It wasn't hard to spot the plants. I rounded a slight bend in the road, which followed a small creek, and saw dozens of typical red-flowered plants. Not far behind were a dozen or so magnificent white-form plants, and they fairly glowed in their shady haunts. Above, one of the white plants grows side by side with a typically colored form for ease of comparison.
Well, there were indeed some hummingbirds about, but they only occasionally visited the Cardinal-flowers and never did come into the white-flowered plants which I set up on. They seemed far more smitten with the numerous Spotted Jewelweed, Impatiens capensis, another wildflower which is coveted by the little birds. In fact, there was a huge patch of the stuff right behind my position, and a male Ruby-throat was guarding it fiercely. He'd drop down and feed at the flowers for a few minutes, then zoom back up to a conspicuous perch overlooking his kingdom, only 15 feet behind my head. Any other hummers that came near were promptly driven away.
As the air warmed, the swallowtails became active and eventually stole the show. At times, fifty or more were mobbing the Cardinal-flowers and three or four often sparred over the same plant, as in the photo above. These big butterflies quickly became my focus.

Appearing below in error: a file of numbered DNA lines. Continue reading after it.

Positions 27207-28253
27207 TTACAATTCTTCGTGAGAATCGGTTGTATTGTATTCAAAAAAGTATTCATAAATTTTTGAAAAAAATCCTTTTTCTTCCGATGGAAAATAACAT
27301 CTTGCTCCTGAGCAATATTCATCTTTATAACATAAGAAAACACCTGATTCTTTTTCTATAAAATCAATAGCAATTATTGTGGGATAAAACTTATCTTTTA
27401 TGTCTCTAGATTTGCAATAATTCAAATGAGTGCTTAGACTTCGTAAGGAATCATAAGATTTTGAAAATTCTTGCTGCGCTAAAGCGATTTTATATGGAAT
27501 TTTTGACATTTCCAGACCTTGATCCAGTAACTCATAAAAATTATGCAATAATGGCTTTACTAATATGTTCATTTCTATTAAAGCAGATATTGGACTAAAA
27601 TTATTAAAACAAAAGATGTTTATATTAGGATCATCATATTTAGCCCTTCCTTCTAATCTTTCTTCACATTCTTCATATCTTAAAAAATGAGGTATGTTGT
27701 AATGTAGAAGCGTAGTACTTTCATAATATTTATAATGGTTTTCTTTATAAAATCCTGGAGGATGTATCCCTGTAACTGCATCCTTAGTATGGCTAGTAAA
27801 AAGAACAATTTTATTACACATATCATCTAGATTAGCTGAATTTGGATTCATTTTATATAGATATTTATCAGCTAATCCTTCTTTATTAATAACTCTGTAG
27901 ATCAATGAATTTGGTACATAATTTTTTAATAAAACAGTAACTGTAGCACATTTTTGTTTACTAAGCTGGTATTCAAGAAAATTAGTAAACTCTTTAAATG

PHOTOGRAPHIC NOTE: Nearly all of these photos were made with the Canon 5D IV and Canon's superb 500mm f/4 II telephoto lens, mounted on a tripod. Big butterflies such as these really transcend macrophotography, and are easier to shoot from afar with a telephoto. This allows the photographer to remain far enough back to be completely unimportant to the insects, which will operate free of disturbance and as they naturally would. Most any lens of 300mm and up should work very well for swallowtail photography.
Indeed, the flowers appear tailor-made for swallowtail access. The three lower petals hang down, offering a convenient perch for butterflies wishing to plumb the nectaries at the base of the long corolla tube. This arrangement puts the head of the insect in close proximity to the flower's reproductive parts, which are the grayish-white extensions at the top of each flower. When a flower is young, the reproductive extension is a brush or beard-like spur that contains the anthers, which hold the pollen. As the flower matures, the female stigma becomes exserted from the corolla tube - a stigma can be seen protruding from the flower directly opposite the butterfly.
So, the end game for the plant is to have an animal vector move pollen from anthers to stigma. As colonies of Cardinal-flowers, and even individual plants, will have a combination of flowers with exposed stamens/anthers and stigmas at any given time, flower-hugging butterflies would certainly seem capable of accomplishing this task.